Surging Global Rent Prices

Rent prices worldwide have been surging at an alarming rate, increasing by 23.5 percent since 2019; with a projected compound annual growth rate (CAGR) of seven and two tenths percent for rental properties until 2027.  This global phenomenon is driven by multiple factors, such as:

  • Growing preference for renting among millennials
  • Limited housing supply
  • Rising homeownership costs
  • Return of transferees or natives to their home countries

These soaring rent prices are compelling companies to reassess their relocation strategies. Let's delve into the rent increases across different regions and explore the implications for company relocations.

United States and Canada

Renting instead of buying has been more popular for individuals and transferees. According to Dwellworks, the United States has been building rental supply at a significant pace, with nearly 400,000 multi-family units being built since April. However, Single-family units are still behind on the amount of supply needed to cover the demand for transferees who might prefer a home.

Rental markets are still seeing a spike in demand for rental units however, with most of these being cities based in the Midwest due to their lower cost of living, the highest rise in rent YOY include:

  • Indianapolis, seven and four tenths’ percent YOY
  • Kansas City, seven percent YOY
  • Chicago, Columbus, Cincinnati, and St. Louis, six percent YOY

According to Realtor.com, the average monthly rent for a one-bedroom apartment in the U.S. from May 2023 is $1,628 USD and $1,903 USD for a two-bedroom apartment. Like the U.S., Canada is grappling with a shortage of housing supply and escalating demand. The average rent for a one-bedroom apartment in Canada stands at $1,811 CAD ($1,356 USD), while a two-bedroom apartment commands $2,239 CAD ($1,677 USD). It is unlikely that the rent will lower in Canada anytime soon, best-case scenario is that rents will remain the same.

Little to no new construction, particularly in cities like Toronto and Vancouver, coupled with high immigration rates have further exacerbated the rental price surge and international transferees are usually placed near the bottom of the priority list.

EMEA

Europe overall has seen a spike in rent increases due to inflation and shifting relocation patterns, keeping transferees in major urban cores.

In the United Kingdom, the Renter's Reform Bill is awaiting a second reading in Parliament. While the bill aims to grant transferees more rights, such as protection against arbitrary evictions and accommodations for children and pets, it has inadvertently triggered a wave of evictions by private property owners and a significant spike in rental prices. As of April 2023, rent in the Greater London Area reached £2,516 GBP ($3,170 USD) per month for a one-bedroom flat, and a two-bedroom flat going for £3,448 GBP ($4,344 USD). This represents an increase of nearly £200 compared to the previous year.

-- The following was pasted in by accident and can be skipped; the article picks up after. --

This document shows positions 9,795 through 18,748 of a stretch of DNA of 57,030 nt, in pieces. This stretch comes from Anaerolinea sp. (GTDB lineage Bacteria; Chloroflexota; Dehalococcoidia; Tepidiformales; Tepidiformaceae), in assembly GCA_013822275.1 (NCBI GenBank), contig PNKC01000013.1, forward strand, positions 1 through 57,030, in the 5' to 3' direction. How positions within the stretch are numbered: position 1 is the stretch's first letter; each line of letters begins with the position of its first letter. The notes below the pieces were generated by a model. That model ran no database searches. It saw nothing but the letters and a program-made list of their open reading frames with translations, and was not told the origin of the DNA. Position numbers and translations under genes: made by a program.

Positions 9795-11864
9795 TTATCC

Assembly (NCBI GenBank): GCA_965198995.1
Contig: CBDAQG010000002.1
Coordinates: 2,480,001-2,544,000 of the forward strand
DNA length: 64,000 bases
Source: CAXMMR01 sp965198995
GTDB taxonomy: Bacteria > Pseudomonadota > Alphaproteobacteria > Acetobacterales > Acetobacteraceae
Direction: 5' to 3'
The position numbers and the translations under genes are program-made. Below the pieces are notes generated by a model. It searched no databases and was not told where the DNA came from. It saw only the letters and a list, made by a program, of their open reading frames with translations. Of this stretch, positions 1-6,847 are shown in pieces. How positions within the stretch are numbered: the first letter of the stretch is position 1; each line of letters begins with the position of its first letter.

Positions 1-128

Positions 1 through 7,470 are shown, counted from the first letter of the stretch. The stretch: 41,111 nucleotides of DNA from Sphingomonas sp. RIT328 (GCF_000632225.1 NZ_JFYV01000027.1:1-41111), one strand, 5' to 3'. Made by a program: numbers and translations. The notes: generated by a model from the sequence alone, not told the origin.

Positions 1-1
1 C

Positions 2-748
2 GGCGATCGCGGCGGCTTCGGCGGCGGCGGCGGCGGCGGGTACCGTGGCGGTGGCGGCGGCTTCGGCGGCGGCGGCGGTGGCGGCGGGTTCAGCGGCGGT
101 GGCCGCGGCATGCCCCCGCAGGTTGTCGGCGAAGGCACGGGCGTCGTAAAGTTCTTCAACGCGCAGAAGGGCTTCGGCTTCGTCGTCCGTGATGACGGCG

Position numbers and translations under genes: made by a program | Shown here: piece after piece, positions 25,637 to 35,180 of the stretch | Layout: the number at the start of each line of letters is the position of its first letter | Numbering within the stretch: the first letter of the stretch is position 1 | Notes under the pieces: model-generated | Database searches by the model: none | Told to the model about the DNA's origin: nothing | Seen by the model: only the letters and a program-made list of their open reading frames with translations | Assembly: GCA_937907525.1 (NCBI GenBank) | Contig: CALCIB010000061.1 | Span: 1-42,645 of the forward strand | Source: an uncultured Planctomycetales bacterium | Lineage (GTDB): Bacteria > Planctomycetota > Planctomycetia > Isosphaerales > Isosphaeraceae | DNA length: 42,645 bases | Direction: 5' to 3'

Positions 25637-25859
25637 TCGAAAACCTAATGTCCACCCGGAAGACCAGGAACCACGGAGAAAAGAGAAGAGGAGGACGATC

In Dubai, rental prices have soared due to intense competition to acquire a "golden visa," a slowdown in construction activities, and stricter financing policies. Between January and April 2023, rents surged by almost 26 percent, with the average monthly rent for an apartment reaching 8,556 AED ($2,330 USD).

APAC

Singapore has experienced a staggering surge in rent, with an average monthly cost of $5,075 USD, surpassing Hong Kong as the most expensive rental market. Although experts anticipate a potential cooling down later in the year, Singapore's measures to stabilize the market and a decline in demand resulting from tech sector layoffs have influenced rental prices. Moreover, native Singaporeans are increasingly choosing to rent as singles, adding to the growing demand.

Australia has witnessed an 11.2 percent increase in median house rent during the first quarter of 2023. Factors contributing to this surge include the reopening of borders, high immigration rates, proprietors capitalizing on the heightened demand, rising construction costs, and favorable tax policies for property owners.

Conclusion

As the world navigates a new way of life, these rent fluctuations may persist, posing challenges for relocating employees and temporary assignees. NEI recognizes the complexities involved in global mobility and strives to secure suitable housing for transferees and assignees well in advance. While being proactive and starting an early search is important, understand that housing costs will still be high. Allocating an appropriate budget remains the most crucial step.

NEI works globally with local destination service providers who are on location and in country to provide the most timely and relevant picture of local market conditions. They can provide the best options available at any given time. If you have concerns related to the global escalation of rental rates, please reach out to your NEI representative for more information.

This material has been prepared for informational purposes only and is not intended to provide, and should not be relied on for tax, legal or accounting advice. Please consult your own tax, legal and accounting advisors before engaging in any transaction.

Published on
July 14, 2023